Action of serotonin on the laryngeal airway in anaesthetized cats
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The pulmonary chemoreflex induced by an intravenous injection of serotonin (5-hydroxytryptamine) in cats consists of prompt apnoea, bradycardia and hypotension, followed by rapid, shallow breathing. The present study had two purposes (1) to compare the effect of 5HT on ventilation and laryngeal resistance in cats and (2) to assess the role of laryngeal afferents in these responses. The effects of an intravenous injection of serotonin at a dose of 0.05 mg per kg of body weight were studied in eighteen anaesthetized cats, breathing spontaneously via a tracheal cannula. In eleven cats the larynx was isolated in situ to measure laryngeal resistance. In post-serotonin apnoea, the expiratory laryngeal resistance rose four-fold. This coincided with the increased afferent activity of the superior laryngeal nerve. In the initial phase of resumed shallow breathing, the increase in the expiratory laryngeal resistance was coupled with reduced tidal volume. Bilateral section of the superior laryngeal nerve failed to affect laryngeal constriction and the ventilatory response to serotonin. Thus laryngeal afferents running within the superior laryngeal nerve are not essential for the respiratory phenomena induced by serotonin.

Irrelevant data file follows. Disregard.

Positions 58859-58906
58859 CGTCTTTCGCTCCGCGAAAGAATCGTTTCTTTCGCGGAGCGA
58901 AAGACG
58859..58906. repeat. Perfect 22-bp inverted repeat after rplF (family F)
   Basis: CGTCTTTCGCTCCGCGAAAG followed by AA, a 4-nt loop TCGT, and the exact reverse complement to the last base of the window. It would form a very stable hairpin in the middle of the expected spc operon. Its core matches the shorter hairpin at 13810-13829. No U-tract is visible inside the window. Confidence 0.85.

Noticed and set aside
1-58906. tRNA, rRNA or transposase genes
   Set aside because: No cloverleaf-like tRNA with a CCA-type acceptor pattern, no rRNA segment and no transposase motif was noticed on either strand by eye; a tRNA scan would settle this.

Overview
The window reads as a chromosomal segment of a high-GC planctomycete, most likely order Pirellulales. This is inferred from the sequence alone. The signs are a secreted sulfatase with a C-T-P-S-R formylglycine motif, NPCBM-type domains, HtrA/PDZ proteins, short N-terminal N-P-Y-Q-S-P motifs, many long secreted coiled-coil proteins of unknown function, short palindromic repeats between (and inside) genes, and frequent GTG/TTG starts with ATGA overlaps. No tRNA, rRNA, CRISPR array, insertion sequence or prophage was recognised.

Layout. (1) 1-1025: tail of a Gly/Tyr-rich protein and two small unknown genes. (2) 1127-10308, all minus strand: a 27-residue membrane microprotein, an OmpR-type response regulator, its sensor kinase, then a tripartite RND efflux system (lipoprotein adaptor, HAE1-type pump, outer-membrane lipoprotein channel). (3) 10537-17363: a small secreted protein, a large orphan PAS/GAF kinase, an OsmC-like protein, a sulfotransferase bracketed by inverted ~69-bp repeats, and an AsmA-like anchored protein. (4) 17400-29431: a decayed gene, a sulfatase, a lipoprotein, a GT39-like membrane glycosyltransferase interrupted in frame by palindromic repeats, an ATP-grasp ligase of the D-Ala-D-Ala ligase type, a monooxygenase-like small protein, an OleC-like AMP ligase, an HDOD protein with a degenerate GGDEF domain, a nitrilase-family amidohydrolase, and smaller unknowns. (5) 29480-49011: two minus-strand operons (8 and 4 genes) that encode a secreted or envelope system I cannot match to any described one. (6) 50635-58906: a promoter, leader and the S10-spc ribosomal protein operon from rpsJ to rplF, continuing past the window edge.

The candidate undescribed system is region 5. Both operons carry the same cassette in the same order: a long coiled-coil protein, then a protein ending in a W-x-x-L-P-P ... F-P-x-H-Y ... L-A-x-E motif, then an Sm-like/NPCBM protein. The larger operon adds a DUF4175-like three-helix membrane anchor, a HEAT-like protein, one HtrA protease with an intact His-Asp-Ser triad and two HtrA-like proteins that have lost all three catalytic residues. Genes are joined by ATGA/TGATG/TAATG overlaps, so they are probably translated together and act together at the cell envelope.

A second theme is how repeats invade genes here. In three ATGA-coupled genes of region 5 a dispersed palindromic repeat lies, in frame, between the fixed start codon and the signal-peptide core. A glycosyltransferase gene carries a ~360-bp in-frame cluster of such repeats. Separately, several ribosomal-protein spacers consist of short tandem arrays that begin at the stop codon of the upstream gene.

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M.Szereda-Przestaszewska, Department of Neurophysiology, PAS Medical Research Centre, 5 Pawinski St., 02-106 Warsaw, Poland